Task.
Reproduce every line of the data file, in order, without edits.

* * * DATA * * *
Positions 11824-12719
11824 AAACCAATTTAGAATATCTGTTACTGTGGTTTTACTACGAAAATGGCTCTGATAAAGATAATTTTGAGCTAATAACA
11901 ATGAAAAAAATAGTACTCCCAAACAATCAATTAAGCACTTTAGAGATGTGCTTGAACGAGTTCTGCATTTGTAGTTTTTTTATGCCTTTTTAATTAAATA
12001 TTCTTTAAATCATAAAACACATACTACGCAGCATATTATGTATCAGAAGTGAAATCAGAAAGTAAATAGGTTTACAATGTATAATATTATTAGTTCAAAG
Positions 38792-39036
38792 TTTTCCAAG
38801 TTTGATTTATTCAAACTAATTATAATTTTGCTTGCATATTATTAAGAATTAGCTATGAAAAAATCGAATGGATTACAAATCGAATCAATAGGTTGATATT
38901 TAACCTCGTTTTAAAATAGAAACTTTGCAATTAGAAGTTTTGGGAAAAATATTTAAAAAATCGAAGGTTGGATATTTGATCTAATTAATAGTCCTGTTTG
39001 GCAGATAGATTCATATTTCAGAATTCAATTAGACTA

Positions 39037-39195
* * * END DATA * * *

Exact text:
Positions 11824-12719
11824 AAACCAATTTAGAATATCTGTTACTGTGGTTTTACTACGAAAATGGCTCTGATAAAGATAATTTTGAGCTAATAACA
11901 ATGAAAAAAATAGTACTCCCAAACAATCAATTAAGCACTTTAGAGATGTGCTTGAACGAGTTCTGCATTTGTAGTTTTTTTATGCCTTTTTAATTAAATA
12001 TTCTTTAAATCATAAAACACATACTACGCAGCATATTATGTATCAGAAGTGAAATCAGAAAGTAAATAGGTTTACAATGTATAATATTATTAGTTCAAAG
Positions 38792-39036
38792 TTTTCCAAG
38801 TTTGATTTATTCAAACTAATTATAATTTTGCTTGCATATTATTAAGAATTAGCTATGAAAAAATCGAATGGATTACAAATCGAATCAATAGGTTGATATT
38901 TAACCTCGTTTTAAAATAGAAACTTTGCAATTAGAAGTTTTGGGAAAAATATTTAAAAAATCGAAGGTTGGATATTTGATCTAATTAATAGTCCTGTTTG
39001 GCAGATAGATTCATATTTCAGAATTCAATTAGACTA

Positions 39037-39195